From an early age, Maria Sibylla Merian forged her own path in art and science. Born in 1647 in Frankfurt, she was the daughter of engraver Matthäus Merian, and following his death trained with her stepfather, still-life painter Jacob Marrel. It was her self-taught scholarship in the life cycles of insects, however, that set her work apart. Merian’s vivid illustrations portrayed insects in their habitats, showing the link between their lives and the plants in their environments.
Botanist William T. Stearn writes in Taxon:
This perception of their close interrelationship, almost unique when she began, had its origin in her childhood when as a girl in Frankfurt am Main she reared silkworms and watched their development from clusters of eggs to voracious caterpillars, their change into cocoons of silk and the surprising ultimate emergence of moths, with each stage wonderfully different from its predecessor.
She later married artist Johann Andreas Graff, with whom she had two daughters, and they lived a comfortable middle-class life in Nuremberg. Then in 1685, at the age of 38, Merian made the radical choice to leave her husband and move with her daughters into a Labadist religious community. “Taking advantage of the sect’s belief in absolute equality between the sexes, the artist devoted all her time to scientific study,” notes art historian Lucia Tongiorgi Tomasi in Studies in the History of Art.
After just a few years, she left the religious settlement, got a divorce, and relocated to Amsterdam to pursue her passions, including work on a treatise on caterpillars and butterflies. In 1699, at 52 years old, Merian finally had the resources and independence to set out on her own scientific expedition to Surinam. There in the South American Dutch colony, accompanied by her daughter Dorothea, she studied the cycles of nature. They returned to Amsterdam in 1701 with watercolors and insect, plant, and animal specimens.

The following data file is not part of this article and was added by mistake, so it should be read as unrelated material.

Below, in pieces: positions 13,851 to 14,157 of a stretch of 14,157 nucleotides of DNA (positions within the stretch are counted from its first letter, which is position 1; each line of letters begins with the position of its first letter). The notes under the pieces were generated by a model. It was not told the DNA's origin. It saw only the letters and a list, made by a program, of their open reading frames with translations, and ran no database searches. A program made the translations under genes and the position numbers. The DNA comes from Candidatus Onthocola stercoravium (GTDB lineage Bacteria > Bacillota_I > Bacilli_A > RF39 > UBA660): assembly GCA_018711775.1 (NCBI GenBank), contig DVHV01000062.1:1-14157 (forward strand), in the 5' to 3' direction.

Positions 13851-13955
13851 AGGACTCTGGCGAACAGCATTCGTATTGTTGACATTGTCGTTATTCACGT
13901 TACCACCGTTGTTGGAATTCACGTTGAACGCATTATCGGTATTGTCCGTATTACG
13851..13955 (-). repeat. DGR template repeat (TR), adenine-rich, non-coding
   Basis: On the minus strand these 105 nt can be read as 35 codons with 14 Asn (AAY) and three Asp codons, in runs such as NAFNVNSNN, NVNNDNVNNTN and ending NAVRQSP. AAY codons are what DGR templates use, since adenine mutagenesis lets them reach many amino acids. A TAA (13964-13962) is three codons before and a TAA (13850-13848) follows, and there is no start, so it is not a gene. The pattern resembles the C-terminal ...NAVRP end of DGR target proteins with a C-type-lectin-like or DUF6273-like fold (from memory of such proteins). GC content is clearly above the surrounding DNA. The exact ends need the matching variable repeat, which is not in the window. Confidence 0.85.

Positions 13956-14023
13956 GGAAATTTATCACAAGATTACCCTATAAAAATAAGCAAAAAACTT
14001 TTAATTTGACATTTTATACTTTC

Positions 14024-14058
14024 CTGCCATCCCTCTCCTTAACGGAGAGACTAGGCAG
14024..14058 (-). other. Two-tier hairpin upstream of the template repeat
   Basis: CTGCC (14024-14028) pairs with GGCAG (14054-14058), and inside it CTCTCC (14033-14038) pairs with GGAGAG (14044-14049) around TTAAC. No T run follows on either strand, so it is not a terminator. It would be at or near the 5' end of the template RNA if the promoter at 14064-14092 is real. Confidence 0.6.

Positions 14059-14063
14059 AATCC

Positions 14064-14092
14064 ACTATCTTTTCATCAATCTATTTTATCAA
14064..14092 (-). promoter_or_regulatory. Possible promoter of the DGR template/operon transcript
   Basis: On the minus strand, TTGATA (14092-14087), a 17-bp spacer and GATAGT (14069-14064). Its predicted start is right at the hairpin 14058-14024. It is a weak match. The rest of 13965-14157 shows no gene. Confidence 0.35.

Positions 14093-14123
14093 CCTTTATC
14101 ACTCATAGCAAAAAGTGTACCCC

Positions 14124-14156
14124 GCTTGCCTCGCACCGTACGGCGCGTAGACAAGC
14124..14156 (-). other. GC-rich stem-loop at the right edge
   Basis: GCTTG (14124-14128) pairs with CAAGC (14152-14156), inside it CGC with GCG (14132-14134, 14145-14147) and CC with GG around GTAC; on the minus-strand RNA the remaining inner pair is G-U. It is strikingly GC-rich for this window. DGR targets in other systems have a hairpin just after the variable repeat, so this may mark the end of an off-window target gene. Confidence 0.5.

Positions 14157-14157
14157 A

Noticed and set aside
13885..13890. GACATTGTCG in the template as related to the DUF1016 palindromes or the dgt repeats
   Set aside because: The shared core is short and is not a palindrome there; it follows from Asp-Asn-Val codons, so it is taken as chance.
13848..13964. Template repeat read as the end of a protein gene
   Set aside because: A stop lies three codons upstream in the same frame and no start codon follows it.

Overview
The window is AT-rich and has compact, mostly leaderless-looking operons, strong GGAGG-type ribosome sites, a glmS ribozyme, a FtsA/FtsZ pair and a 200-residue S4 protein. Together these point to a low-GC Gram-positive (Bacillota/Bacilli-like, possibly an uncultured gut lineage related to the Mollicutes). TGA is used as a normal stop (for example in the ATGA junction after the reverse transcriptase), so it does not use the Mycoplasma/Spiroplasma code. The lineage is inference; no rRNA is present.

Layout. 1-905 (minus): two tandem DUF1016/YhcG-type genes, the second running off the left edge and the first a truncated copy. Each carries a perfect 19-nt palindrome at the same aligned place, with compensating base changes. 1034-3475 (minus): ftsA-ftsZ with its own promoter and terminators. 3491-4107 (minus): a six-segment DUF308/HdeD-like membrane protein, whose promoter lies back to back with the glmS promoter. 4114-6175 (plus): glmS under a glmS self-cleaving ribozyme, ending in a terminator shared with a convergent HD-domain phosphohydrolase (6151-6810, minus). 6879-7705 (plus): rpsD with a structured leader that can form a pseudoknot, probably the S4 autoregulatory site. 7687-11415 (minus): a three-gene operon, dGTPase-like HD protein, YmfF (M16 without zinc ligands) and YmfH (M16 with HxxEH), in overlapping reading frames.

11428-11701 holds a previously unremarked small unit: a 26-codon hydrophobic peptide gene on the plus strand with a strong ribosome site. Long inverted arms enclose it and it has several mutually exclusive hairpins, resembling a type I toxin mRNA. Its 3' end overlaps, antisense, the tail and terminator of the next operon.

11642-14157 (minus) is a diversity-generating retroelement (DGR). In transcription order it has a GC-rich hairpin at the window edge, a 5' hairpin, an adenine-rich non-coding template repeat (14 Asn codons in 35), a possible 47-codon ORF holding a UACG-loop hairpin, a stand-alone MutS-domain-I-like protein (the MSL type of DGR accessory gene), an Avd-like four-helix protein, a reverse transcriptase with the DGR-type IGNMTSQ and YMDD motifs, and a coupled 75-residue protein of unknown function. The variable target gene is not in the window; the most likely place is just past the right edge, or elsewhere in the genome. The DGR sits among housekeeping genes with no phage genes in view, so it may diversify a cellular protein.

“The paintings, tightly sealed in wooden boxes, and the once-living creatures, preserved in jars of brandy, would provide the basis for Merian’s greatest artistic achievement, the Metamorphosis insectorum Surinamensium, or Metamorphosis of the Insects of Surinam,” writes art historian Hannah Blumenthal in Gastronomica. “This volume of sixty engraved prints documenting the life cycles of Surinamese insects, each one shown on the plant on which it fed, was published in Amsterdam in 1705.”
Much about this publication was revolutionary. In a single illustration, Merian portrayed the whole life of an insect, emphasizing its natural environment at a time when biological study often took place in laboratories and focused on dissection. While her work was recognized by leading scientists of the day, such as naturalist Carl Linnaeus, by the nineteenth century, her reputation started to erode.
In Eighteenth-Century Studies, historian Sharon Valiant observes that one reason for this slide was that each of the five editions of Surinam was issued in a painted and unpainted version, with the unpainted books sometimes colored inaccurately by later hands. Furthermore, the relentless scrutiny of errors in Surinam often seemed to be a personal attack on Merian as a woman who acknowledged her debt to the non-white people of Surinam who helped her studies. “It is of special interest that this controversy took place in the era when natural history was becoming an academic discipline,” Valiant states. “The nineteenth century chose to change the history of science rather than to acknowledge the work of a woman, particularly a woman who credited Africans and native Indians who helped her.”
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Finally, in the later half of the twentieth century, Merian rebounded. Several new publications revisited her legacy, and in 1992 she was commemorated on the 500 DM note in Germany. Just this month, a new Central American butterfly species was named in her honor. Catasticta sibyllae is a stunning black butterfly with rows of white dots lining its wings and bits of red where they meet the body. Examples have only been identified twice, one in a drawer at the Smithsonian National Museum of Natural History where it’s been stored since 1981, and the other collected this May in Panama. As Shinichi Nakahara, lead author on its study and a lepidopterist at the Florida Museum of Natural History, stated: “Since this is such a distinctive butterfly, we wanted to name it after someone who would deserve it.”